Socio-cultural User Experience (SX) and Social Interaction Design (SxD): The Socio-cultural Context in UX and Usability Design

Summary

This paper introduces the ‘socio-cultural’ dimension of User Experience (UX) and Interaction Design (IxD) with reference to emerging devices and related eco-systems.

Background

With the emergence of Google Glass, the topics related to devices infringing with personal privacy became hot cakes for tech-debates. Many social scientists, human rights activists have started to see the ‘Glass’ as the evil that reminds them with George Orwell’s ‘1984’. The fear of a ‘Google Big Brother’ controlling the major shares of the information world is seen as the intruder to private aspects of ‘the public’.

Fig1: The backlashes on Google glass has become one of the major discussion in recent tech world.
Example link: http://blogs.computerworld.com/privacy/22144/hey-dont-wink-me-glasshole-itbwcw

It is not the case that Google has not spent money on user research and usability aspects before going ahead with the concept of persons using glass that may change the way we interact with systems in our daily life. Usability wise, it is definitely a super gadget that has the potential to  catapult the device industry into next century. But the new features and interaction methods implemented in the device in a manner that is actually a decade old approach that is only fit for human-computer-interaction (HCI) in case of smart phones and tablets which have less tendency to hurt sentiments of those who do not directly interact with the device when the user might be performing some actions in a certain socio-cultural context. These sentiments could result in the fear of losing privacy , cultural distrust and humiliation among the second-hand users of the  device who are impacted indirectly in some way by the device actions in the context.

There is an interesting article on web titled “7 Innocent Gestures That Can Get You Killed Overseas”  that gives nice examples of various innocent gestures in daily life a  person can actually get him into trouble in a different socio-cultural context http://www.cracked.com/article_16335_7-innocent-gestures-that-can-get-you-killed-overseas.html.

Therefore it is high time to rethink in UX domain to discover the missing pieces which we think we have already discovered.

Socio-Cultural User Experience (SX) – the missing piece in UX

I have coined the term ‘SX’ aka ‘Socio-Cultural User Experience’ to represent the aspect of Usability Design or User Experience (UX) that deals with usability aspect of products/ software in a social context.

 SX

Fig2: The UX model is incomplete without its ‘social’ context.
To make usability design meaningful the model must follow the social context

 

Social and Cultural aspect of UX can be interpreted as a new component of UX – it is the missing piece that makes UX meaningful in social context.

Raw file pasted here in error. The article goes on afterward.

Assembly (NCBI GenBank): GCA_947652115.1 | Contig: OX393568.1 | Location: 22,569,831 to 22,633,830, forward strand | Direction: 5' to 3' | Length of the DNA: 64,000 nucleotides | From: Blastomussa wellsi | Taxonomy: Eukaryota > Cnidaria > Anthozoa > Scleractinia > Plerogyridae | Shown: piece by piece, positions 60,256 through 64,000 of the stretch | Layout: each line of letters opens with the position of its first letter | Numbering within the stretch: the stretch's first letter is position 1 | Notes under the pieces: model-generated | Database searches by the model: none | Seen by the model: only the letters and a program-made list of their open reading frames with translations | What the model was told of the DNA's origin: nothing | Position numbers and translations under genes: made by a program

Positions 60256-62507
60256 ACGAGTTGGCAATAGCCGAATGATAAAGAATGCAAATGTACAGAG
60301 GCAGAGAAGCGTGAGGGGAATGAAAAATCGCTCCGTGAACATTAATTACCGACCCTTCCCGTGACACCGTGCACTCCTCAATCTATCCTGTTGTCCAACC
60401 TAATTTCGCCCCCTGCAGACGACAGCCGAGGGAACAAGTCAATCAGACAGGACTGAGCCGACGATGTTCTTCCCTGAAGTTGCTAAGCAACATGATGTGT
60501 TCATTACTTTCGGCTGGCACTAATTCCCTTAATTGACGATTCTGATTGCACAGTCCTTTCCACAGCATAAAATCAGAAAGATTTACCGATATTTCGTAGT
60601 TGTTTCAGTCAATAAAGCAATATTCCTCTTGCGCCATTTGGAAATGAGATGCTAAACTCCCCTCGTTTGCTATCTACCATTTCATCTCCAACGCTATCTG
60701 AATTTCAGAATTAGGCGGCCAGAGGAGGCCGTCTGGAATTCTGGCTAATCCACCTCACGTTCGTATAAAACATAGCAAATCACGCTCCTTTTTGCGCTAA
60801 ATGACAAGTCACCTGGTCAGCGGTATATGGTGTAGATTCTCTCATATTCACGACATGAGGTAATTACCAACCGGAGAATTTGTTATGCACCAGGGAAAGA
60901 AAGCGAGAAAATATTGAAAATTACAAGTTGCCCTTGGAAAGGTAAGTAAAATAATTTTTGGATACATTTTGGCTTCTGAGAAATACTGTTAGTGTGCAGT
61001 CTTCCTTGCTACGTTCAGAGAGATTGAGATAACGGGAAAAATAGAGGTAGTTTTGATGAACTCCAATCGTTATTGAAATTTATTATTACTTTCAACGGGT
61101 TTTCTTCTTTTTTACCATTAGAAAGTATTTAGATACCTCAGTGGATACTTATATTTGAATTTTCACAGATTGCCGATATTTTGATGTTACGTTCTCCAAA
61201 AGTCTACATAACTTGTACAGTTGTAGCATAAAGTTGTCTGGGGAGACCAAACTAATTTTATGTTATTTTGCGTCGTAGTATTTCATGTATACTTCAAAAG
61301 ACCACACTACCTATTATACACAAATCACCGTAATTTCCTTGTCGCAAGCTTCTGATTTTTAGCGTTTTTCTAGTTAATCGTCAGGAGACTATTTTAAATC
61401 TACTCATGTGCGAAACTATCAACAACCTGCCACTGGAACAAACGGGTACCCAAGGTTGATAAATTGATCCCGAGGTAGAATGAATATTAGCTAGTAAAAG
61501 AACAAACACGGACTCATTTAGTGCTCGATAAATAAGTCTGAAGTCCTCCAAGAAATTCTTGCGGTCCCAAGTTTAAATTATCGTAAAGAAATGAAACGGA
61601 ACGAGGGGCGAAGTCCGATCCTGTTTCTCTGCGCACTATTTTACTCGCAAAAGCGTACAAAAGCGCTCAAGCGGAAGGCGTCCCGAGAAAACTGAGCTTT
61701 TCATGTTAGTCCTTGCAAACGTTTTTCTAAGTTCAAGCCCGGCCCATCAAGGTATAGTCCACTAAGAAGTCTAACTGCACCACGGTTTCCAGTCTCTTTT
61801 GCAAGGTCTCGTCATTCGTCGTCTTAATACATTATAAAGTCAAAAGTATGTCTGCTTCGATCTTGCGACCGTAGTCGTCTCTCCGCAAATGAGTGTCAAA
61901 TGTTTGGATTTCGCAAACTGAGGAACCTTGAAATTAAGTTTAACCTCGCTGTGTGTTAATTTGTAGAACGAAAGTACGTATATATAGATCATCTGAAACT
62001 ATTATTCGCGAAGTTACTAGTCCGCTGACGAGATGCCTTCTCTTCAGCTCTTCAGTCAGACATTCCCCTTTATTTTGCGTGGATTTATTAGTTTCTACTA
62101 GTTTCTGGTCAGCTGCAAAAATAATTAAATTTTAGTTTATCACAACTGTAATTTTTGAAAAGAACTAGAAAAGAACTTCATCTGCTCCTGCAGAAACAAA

Traditional UX model is centered around human user. But the critical factor that makes human being differentiated from other beings is his ability to ‘evolve and follow social standards’. The history of human growth is actually more clearly represented in the “history of human civilization”. So any product design must adhere to the social factor of design  and this is what SX is all about.

Considering the ‘Others’ in the User’s Social circle

The existing UX model does not analyze the need beyond the current user and his ‘type’ to do a usability test  — it never considers how it is impacting the other members of the society while the target user set is using the app/system.

For example, using car horn is a safety measure, but using it near a hospital or school is considered as unsocial and disturbing. There are many social check points that bar users of any system from using it in special socio logical context.

 

Fig3 : The no horn , camera, mobile phones and similar sign posts can be seen as a few of the social guidelines represented graphically on the use of different systems.

So implementing social context related restrictive design is even though new , is actually a age old tradition.

Criteria of a Good ‘SX’ Compatible System

Criteria of a sound usability design of an app on socio-cultural context:

  1. Universal—has design elements that are universal.
  2. Ethical – follows principles and approach that has positive ethical value
  3. Non-racial – non biased and non-provocative attitude to user’s race and beliefs.
  4. Respectful – towards user’s culture, social beliefs and ethnicity
  5. Safety – has it’s social impact that is safe for the User.
  6. Non-abusive – must not exploit the user and the environment he is in .
  7. Common Sense – has geared towards common sense – behaves and reacts to the user in a sensible way
  8. Protect Privacy – App’s feature and interaction must protect user’s privacy and other humans in the social circle.

Example of a Possible Enhancements to a Real Life Product via ‘SX’ :

Fig4 : Google Glass has an inbuilt camera that can take pictures.  

Let’s take the case of Google Glass.

Google Glass is designed in a way that can act as more personal than a mobile handset, as it is a spectacle and can be indispensable   accessory for the user once he gets addicted to it by replacing his conventional glass with it.

But the support for camera to take picture can pose a problem for the user to enter private areas, industrial areas, secure zones and offices where cameras are not allowed. In some places of earth, the cultural restrictions are in practice to ban cameras in certain places — most of the temples in India do not allow cameras inside. Now imagine, if the user has replaced his traditional spectacle for it , then he may find it difficult to manage without it in these scenarios.

So by following SX approach in usability design, the glass will require to have a “detachable set of camera” used in the glass so that the user can detach the camera and which would power it off and at the same time allow the user to keep on using the glass as a conventional spectacle.